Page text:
Finally, I attended a session run by more people from Aberystwyth University (my new institutional home from which I am typing these very words!) on ‘How methods shape how we know: The disciplining of knowledge production.’

Danielle Nicole Young and Andrew Davenport both presented papers on conceptualisations of history. Danielle asked ‘Where do you start?’, arguing that this question is crucial to the knowledge that results, particularly when it comes to origin stories such as, in IR, the infamous year of 1648. Her work comes out of training in medieval history but she is keen to stress that she is not interested in how to ‘do history better,’ as important as that question might be. Instead, she is interested in understandings of history as a construction that narrativises temporal experiences, opening and up and closing down various avenues of knowing.

Andrew, similarly, set out to explicate his critique of the use of history in IR. Particularly in his critical crosshairs was neo-realism and its systematic theorising. Drawing on Reinhart Koselleck, he is thinking about the invention of historical time and what happens at the intersections of other conceptual oppositions (inside/outside, time/space, agency/necessity, etc.) when notions of history are taken into account. His concluding words: “What relation to the past would a new global subject have?” I suppose everything hangs here on what is meant by ‘new.’ Undoubtedly, there have been subjects declared ‘global’—typically, one would assume them to be characterised by a self-conceived detachment from the past and an embrace of some sort of humanist universality. Of course, the word ‘global’ is also crucially enigmatic.

This was all fascinating for my own budding project, although I take a slightly different view of how modernist conceptions of history might be undone. I was left wondering what place the trace has within these understandings of history that place so much weight upon experience abstracted from the rest of the world. History is a narrative art, of course, but I would argue that what it draws together, ties in bundles and patterns and filigrees is not experience in the abstract but concrete, entropic, experienced traces of the past from books, archives, oral accounts and even, in some cases, tree rings and ice cores (mediated via the relevant sciences). That said, I have only heard about a very small part of these projects so far and I’ll look forward to hearing more over the coming months.

Finally, Laura Sjoberg and J. Samuel Barkin gave a preview of their forthcoming book on heterodox, critical and progressive uses of quantitative and mathematical methodologies (an article on this subject is available here [paywalled]), a most welcome and overdue endeavour in a discipline where methods tend to be divided up according to politics (to the detriment of both).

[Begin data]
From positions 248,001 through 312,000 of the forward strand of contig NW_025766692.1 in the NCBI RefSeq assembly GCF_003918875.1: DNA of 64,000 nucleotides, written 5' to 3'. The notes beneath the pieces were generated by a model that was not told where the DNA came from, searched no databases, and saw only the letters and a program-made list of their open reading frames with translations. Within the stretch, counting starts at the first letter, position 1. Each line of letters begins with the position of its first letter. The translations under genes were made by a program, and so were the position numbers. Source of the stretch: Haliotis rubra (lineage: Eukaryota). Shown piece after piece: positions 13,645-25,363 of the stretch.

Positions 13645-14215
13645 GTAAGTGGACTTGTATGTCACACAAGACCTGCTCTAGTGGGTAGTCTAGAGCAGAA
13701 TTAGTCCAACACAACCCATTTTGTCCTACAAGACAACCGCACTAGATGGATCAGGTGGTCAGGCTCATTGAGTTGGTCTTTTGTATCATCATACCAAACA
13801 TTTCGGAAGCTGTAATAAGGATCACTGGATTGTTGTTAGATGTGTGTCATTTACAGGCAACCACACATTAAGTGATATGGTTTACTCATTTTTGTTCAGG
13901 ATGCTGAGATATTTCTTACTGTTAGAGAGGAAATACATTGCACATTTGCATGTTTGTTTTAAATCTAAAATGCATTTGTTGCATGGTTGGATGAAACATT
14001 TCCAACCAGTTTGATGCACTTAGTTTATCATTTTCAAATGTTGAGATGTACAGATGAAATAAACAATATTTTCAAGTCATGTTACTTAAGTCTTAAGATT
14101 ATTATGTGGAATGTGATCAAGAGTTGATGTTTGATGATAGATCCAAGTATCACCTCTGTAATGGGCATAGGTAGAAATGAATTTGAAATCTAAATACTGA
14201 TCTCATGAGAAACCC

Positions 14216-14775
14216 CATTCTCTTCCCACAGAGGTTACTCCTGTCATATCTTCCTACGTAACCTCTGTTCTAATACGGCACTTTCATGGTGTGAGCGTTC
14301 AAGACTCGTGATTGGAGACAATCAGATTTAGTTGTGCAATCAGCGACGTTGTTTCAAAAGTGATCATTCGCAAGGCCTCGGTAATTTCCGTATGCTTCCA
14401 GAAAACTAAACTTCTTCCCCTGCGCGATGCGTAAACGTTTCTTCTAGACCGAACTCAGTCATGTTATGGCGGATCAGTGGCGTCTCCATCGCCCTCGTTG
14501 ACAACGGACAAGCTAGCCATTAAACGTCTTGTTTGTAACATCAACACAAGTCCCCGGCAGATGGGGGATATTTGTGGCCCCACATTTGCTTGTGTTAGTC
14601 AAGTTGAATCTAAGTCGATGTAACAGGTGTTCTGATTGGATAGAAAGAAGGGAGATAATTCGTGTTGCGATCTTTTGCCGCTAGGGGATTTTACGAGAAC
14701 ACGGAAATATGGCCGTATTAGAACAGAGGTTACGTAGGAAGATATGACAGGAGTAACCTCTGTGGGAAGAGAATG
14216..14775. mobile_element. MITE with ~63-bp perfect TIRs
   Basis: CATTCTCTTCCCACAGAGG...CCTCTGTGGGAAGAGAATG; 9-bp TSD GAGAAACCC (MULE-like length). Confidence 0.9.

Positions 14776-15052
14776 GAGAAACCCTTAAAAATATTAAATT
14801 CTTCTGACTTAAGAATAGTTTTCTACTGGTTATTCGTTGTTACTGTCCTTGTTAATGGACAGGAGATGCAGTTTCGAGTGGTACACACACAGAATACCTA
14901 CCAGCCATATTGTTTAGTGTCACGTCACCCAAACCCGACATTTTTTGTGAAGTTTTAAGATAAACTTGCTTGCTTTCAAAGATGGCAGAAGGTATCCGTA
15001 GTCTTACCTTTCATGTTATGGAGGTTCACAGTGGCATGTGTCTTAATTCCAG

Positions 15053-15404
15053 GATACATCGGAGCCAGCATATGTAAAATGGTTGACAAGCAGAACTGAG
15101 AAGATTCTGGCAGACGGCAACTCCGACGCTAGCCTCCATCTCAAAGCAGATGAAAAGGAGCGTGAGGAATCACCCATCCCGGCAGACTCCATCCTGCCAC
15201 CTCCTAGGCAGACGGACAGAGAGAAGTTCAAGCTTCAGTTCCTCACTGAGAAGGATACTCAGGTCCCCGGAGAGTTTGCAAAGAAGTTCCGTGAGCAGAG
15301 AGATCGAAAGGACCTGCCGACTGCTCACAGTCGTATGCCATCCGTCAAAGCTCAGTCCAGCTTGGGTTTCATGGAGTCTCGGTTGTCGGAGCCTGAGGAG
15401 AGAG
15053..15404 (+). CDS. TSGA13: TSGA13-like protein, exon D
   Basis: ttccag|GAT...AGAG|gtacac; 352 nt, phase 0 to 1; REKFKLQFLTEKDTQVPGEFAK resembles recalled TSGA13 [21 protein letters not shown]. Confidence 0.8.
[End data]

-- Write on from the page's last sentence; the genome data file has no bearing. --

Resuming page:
Having been away from IR as a discipline for a long time (since 2006, formally), this was a very exciting and reassuring day for me. While I am very glad to have received the studentship that I have and to have three years ahead of me in one of the best International Politics departments in the world, I did wonder how well my own interests, which have meandered rather a long way from traditional IR in the past few years, would fit into the state of this discipline today. I needn’t have worried.

By the end of day 2, I had realised that my epistemic idiosyncrasies were amply accommodated within what this discipline has become, at least in some quarters: an open-minded forum for ambitious intellectual work that is connected more by shared passions and concerns than by the strictures of method or domain. This conference was perhaps exceptional in this regard—by no means is everywhere so free-thinking! However, the fact that it happened and that it was so overwhelmingly successful (far more participants than previous years) was and is deeply reassuring.

Wednesday 30 September 2015

Reflections on EISA 2015—Day 1, Semi-plenary

The second EISA 2015 event that I attended (after this) was a semi-plenary session that was run in parallel with two others. The panel featured Navnita Behera, Gurminder Bhambra, George Lawson and Arlene Tickner and was titled “After empire? New legacies for international thought.”

Navnita began by emphasising three problematic and interrelated Es: Empiricism, Epistemology and Eurocentrism. The phrase that stood out for me in her presentation, and that I noted down, was “every act of knowing brings forth a world.” She emphasised the multiplicity of cosmologies and the need to understand their heterogeneity from a non-hierarchical and non-hegemonic point of view. Who is entitled to know? How are knowledges produced? These, rather than the traditional epistemological questions of ‘what constitutes correct knowledge,’ are the questions that were urged to be pursued.